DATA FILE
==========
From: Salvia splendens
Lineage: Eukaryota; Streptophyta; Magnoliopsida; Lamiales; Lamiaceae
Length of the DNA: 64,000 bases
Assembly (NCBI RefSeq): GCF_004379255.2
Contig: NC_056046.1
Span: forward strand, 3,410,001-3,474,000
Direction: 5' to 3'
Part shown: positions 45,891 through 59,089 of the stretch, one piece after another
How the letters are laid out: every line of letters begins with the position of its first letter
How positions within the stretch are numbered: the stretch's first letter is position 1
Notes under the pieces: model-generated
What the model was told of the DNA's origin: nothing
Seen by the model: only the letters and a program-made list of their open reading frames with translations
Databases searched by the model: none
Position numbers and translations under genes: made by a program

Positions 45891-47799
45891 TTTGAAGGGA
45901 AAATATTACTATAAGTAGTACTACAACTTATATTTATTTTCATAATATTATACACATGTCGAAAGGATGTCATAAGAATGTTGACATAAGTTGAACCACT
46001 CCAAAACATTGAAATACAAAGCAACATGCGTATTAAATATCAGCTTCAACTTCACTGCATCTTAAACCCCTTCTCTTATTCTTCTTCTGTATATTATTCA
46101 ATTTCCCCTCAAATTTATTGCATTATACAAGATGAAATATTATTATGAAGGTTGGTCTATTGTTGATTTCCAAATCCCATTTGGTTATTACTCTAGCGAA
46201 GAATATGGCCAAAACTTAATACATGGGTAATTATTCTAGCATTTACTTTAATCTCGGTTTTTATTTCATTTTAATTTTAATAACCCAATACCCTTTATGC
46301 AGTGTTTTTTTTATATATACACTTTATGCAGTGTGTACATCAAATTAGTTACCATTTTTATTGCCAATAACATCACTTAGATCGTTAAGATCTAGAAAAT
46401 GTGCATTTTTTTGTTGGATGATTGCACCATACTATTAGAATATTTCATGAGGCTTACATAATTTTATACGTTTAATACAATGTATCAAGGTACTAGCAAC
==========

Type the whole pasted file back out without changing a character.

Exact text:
From: Salvia splendens
Lineage: Eukaryota; Streptophyta; Magnoliopsida; Lamiales; Lamiaceae
Length of the DNA: 64,000 bases
Assembly (NCBI RefSeq): GCF_004379255.2
Contig: NC_056046.1
Span: forward strand, 3,410,001-3,474,000
Direction: 5' to 3'
Part shown: positions 45,891 through 59,089 of the stretch, one piece after another
How the letters are laid out: every line of letters begins with the position of its first letter
How positions within the stretch are numbered: the stretch's first letter is position 1
Notes under the pieces: model-generated
What the model was told of the DNA's origin: nothing
Seen by the model: only the letters and a program-made list of their open reading frames with translations
Databases searched by the model: none
Position numbers and translations under genes: made by a program

Positions 45891-47799
45891 TTTGAAGGGA
45901 AAATATTACTATAAGTAGTACTACAACTTATATTTATTTTCATAATATTATACACATGTCGAAAGGATGTCATAAGAATGTTGACATAAGTTGAACCACT
46001 CCAAAACATTGAAATACAAAGCAACATGCGTATTAAATATCAGCTTCAACTTCACTGCATCTTAAACCCCTTCTCTTATTCTTCTTCTGTATATTATTCA
46101 ATTTCCCCTCAAATTTATTGCATTATACAAGATGAAATATTATTATGAAGGTTGGTCTATTGTTGATTTCCAAATCCCATTTGGTTATTACTCTAGCGAA
46201 GAATATGGCCAAAACTTAATACATGGGTAATTATTCTAGCATTTACTTTAATCTCGGTTTTTATTTCATTTTAATTTTAATAACCCAATACCCTTTATGC
46301 AGTGTTTTTTTTATATATACACTTTATGCAGTGTGTACATCAAATTAGTTACCATTTTTATTGCCAATAACATCACTTAGATCGTTAAGATCTAGAAAAT
46401 GTGCATTTTTTTGTTGGATGATTGCACCATACTATTAGAATATTTCATGAGGCTTACATAATTTTATACGTTTAATACAATGTATCAAGGTACTAGCAAC